The Sendai Framework for Disaster Risk Reduction 2015-2030 presents a paradigm shift. The focus has moved from disaster management to disaster risk management, focusing on protecting livelihoods as well as saving people and property. In particular, Sendai included a clear commitment to the protection of livelihoods and productive assets, including livestock and working animals.
There is growing recognition of the interdependency between people and their animals, and some NGOs and Governments are beginning to address this in their DRR work. The sections below explains why it is important for animal protection to be systematically integrated into both DRR policy and practice.
Why animals need to be protected?
Over a billion poor people rely on animals for food and income. 752 million livestock keepers live on less than $2 a day1. Livestock contribute to livelihoods in a variety of ways, playing many roles. From providing meat, milk and eggs; to assisting with ploughing fields; they can be sold for cash or play a role in cultural identity.
Another consideration is companion animals. Pets provide comfort and physiological support to their owners; animals such as dogs and cats are often seen as ‘part of the family’.
Animals are sentient beings and they have the same basic needs as humans for food, water, health care and shelter. Animals therefore suffer during disasters in the same way as people.
Why are animals important in DRR?
Many of the countries with the most poor livestock keepers2, are also those with high multi-hazard ratings3. According to the FAO the livestock sector absorbs almost 8% of the economic impacts caused by natural hazards4. People’s ability to resist and recover from disasters is closely interlinked with their animals’ wellbeing. Consequently, protecting animals must be an intrinsic part of disaster risk reduction to reduce suffering, accelerate recovery and limit dependency on aid post-disaster.
It is also important to include pets in disaster preparation and planning. A need which was clearly demonstrated in Hurricane Katrina in the USA in 2005. Rescuers reported numerous instances where people refused to evacuate without their animals, which severely impacted their health and safety, and that of the rescuers. Research conducted by World Animal Protection in Costa Rica, Mexico and Colombia determined that 75% of urban pet owners would not leave their pets behind during an evacuation, even if they only had five minutes, which reflects the importance of considering pets during an emergency5. When risk information is not available or mechanisms are not in place, both people and animals are more at risk.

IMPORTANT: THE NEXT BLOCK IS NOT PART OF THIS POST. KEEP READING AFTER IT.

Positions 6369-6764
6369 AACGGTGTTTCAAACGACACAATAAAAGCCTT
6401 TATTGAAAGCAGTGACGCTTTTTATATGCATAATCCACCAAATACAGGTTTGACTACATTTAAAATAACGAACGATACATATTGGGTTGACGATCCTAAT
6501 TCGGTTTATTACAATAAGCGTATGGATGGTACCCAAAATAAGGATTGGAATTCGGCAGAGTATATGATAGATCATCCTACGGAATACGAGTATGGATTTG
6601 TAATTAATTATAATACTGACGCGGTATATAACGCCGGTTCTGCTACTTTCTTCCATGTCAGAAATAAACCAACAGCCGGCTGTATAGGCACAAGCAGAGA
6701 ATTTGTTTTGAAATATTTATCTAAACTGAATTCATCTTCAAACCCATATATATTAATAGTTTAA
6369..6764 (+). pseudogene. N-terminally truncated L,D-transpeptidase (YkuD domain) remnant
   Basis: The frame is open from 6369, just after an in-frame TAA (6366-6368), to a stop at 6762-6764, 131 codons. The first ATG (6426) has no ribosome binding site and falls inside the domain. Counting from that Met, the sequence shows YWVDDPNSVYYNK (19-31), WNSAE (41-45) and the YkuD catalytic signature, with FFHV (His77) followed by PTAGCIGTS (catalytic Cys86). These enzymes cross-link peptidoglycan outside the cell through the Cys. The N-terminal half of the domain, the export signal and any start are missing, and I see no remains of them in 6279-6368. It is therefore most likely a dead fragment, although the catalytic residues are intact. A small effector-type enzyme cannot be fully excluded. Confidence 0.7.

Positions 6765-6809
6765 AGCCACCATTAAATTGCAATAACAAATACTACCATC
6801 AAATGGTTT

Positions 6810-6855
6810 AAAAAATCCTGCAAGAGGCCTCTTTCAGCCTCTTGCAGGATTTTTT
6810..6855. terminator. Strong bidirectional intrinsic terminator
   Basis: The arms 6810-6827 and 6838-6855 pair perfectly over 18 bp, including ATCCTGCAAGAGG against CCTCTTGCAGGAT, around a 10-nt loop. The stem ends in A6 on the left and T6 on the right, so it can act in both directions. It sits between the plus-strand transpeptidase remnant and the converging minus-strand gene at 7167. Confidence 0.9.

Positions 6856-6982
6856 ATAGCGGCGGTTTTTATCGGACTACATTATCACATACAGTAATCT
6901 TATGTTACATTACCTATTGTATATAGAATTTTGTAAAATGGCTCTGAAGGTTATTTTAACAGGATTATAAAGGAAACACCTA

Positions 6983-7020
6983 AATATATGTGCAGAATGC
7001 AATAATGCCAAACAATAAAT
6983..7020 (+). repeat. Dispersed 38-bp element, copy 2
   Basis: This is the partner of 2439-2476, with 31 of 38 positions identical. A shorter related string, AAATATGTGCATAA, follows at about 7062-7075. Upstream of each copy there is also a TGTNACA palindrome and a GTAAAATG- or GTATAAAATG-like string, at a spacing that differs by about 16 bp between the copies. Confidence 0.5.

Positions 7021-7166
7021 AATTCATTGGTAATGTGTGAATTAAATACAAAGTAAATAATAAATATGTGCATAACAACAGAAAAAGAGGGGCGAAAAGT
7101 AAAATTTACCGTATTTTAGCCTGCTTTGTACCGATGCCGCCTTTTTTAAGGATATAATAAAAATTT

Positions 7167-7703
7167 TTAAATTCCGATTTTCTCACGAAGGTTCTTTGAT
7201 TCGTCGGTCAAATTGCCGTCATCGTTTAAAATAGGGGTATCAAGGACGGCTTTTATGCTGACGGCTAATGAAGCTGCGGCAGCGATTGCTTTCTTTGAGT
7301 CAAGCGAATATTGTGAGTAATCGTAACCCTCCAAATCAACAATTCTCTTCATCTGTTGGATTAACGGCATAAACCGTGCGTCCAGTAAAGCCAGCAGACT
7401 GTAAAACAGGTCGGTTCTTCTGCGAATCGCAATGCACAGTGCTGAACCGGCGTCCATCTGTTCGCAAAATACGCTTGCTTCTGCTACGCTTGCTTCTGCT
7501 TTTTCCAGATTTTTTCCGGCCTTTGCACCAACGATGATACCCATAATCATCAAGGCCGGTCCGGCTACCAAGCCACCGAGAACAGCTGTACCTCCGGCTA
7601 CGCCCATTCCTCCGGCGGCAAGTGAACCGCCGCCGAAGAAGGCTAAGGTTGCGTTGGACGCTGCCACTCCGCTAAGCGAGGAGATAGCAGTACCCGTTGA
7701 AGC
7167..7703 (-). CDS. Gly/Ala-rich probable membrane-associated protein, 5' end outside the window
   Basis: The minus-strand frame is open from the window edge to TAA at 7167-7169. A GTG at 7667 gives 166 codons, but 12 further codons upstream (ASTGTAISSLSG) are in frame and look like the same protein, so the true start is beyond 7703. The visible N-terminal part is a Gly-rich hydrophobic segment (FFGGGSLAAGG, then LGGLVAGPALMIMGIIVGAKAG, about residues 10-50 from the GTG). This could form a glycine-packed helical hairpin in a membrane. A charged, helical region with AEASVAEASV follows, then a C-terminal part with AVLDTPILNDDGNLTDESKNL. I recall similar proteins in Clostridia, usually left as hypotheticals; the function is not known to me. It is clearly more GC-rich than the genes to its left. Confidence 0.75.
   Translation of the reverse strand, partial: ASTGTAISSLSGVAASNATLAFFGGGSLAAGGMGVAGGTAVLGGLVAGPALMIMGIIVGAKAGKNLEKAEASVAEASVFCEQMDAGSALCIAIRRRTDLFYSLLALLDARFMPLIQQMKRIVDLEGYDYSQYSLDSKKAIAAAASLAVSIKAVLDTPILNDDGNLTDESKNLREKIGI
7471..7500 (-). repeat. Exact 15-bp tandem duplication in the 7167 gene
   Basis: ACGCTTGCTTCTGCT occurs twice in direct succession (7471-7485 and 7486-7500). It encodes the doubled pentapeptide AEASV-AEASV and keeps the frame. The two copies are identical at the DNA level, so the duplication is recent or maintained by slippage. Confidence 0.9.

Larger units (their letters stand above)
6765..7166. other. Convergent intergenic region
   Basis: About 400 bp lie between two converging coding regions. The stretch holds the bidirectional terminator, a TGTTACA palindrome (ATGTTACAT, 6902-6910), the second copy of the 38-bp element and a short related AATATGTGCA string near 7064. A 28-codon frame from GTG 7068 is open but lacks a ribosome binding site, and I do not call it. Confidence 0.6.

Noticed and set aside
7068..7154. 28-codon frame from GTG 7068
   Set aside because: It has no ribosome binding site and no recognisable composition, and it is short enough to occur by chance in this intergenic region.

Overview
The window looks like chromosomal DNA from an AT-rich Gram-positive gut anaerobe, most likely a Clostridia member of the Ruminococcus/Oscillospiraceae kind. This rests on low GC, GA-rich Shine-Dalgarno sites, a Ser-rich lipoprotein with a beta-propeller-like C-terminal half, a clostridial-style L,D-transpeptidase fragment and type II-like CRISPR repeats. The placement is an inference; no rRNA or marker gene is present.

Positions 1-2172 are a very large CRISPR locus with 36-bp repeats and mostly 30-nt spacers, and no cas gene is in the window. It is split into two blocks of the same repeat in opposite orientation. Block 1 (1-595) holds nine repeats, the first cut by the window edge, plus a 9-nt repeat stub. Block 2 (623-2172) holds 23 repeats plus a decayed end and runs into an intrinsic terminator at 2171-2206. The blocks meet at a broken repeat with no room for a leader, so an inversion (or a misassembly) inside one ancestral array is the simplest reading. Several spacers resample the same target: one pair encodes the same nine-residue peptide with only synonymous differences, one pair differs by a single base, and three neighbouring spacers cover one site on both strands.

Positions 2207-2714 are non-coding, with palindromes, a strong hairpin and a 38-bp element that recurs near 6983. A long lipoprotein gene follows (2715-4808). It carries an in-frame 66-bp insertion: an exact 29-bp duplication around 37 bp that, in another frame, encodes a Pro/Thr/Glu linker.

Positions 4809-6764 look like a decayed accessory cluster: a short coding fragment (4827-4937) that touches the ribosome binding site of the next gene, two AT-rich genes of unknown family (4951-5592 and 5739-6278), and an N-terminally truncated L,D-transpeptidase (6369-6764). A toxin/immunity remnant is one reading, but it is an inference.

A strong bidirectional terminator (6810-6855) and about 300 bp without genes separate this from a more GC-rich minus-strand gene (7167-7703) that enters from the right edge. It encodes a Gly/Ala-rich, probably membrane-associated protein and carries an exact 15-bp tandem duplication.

Resources selected for you
- Report | Economists at Large 2011 'The economic impacts of losing livestock in a disaster' [ENGLISH3 MB]
- Report | FAO 2015 'The impact of natural hazards and disasters on agriculture and food security and nutrition' [ENGLISH1.22 MB]
- DiscussionPaper | LEGS 2012 'LEGS and resilience: linking livestock, livelihoods and drought management in the horn of Africa' [ENGLISH598.6 KB]
- Standards & Guidelines | LEGS 2015 Livestock Emergency Guidelines and Standards (LEGS) [ENGLISH 20153.79 MB] [FRENCH 20155.63 MB] [SPANISH 20135.12 MB]
- Planning guidance | American Red Cross 2015 'Your Plan Should Include All Family Members' [ENGLISH]
- Safety Checklist | American Red Cross 2015 Pets and Disaster Safety Checklist [ENGLISH306.93 KB] [FRENCH333.54 KB] [SPANISH264.7 KB]
- Newsitem | UNISDR 'Floods catch zoo unprepared' [ENGLISH]
Links to existing portals/key websites
- World Animal Protection: http://www.worldanimalprotection.org/drr
- Livestock Emergency Guidelines and Standards: http://www.livestock-emergency.net/
- World Animal Protection | How healthy animals protect livelihoods and build resilience [ENGLISH245.76 KB]
- World Animal Protection | Typhoon Haiyan: effective response, preparedness and resilience in the Philippines [ENGLISH327.5 KB]
- Philippines - HFA Success Stories – effective response, preparedness and resilience in the Philippines [Watch on YouTube | 6:32 minutes | ENGLISH]
- Mexico - Chihuahua, together we can help [Watch on Vimeo | 3:00 minutes | SPANISH w/ ENGLISH SUBTITLES]
- Global - ‘Thunder’ campaign video targeting urban pet owners [Watch on YouTube | 0:29 minutes | SPANISH w/ ENGLISH SUBTITLES]
- 1 Otte, A. Costales, J. Dijkman, U. Pica-Ciamarra, T. Robinson, V. Ahuja, C. Ly and D. Roland-Holst. (2012) ‘Livestock Sector Development for Poverty Reduction: An Economic and Policy Perspective — Livestock's Many Virtues’ FAO: Rome Available at: http://www.fao.org/docrep/015/i2744e/i2744e00.pdf Accessed: 16/10/15 Page 30
- 2 Otte, A. Costales, J. Dijkman, U. Pica-Ciamarra, T. Robinson, V. Ahuja, C. Ly and D. Roland-Holst. (2012) ‘Livestock Sector Development for Poverty Reduction: An Economic and Policy Perspective — Livestock's Many Virtues’ FAO: Rome Available at: http://www.fao.org/docrep/015/i2744e/i2744e00.pdf Accessed: 16/10/15 Page 9
- 3 Shepherd, A., Mitchell, T., Lewis, K., Lenhardt, A., Jones, L., Scott, L. and Muir-Wood, R. (2013) ‘The geography of poverty, disasters and climate extremes in 2030’ ODI Available at: http://www.odi.org/sites/odi.org.uk/files/odi-assets/publications-opinion-files/8633.pdf Accessed: 16/10/15 Page 2
- 4 Food and Agriculture Organization of the United Nations (FAO). (May 2015) ‘The impact of natural hazards and disasters on agriculture and food security and nutrition’ FAO: Rome Available at: http://www.fao.org/3/a-i4434e.pdf Accessed: 16/10/15 Page 5
- 5 Hesterberg, Uta. Huertas, Gerardo, Appleby, Michael (2012) ‘Perceptions of pet owners in urban Latin America on protection of their animals during disasters’ in Disaster Prevention and Management, Vol. 21 Iss: 1, pp.37 – 50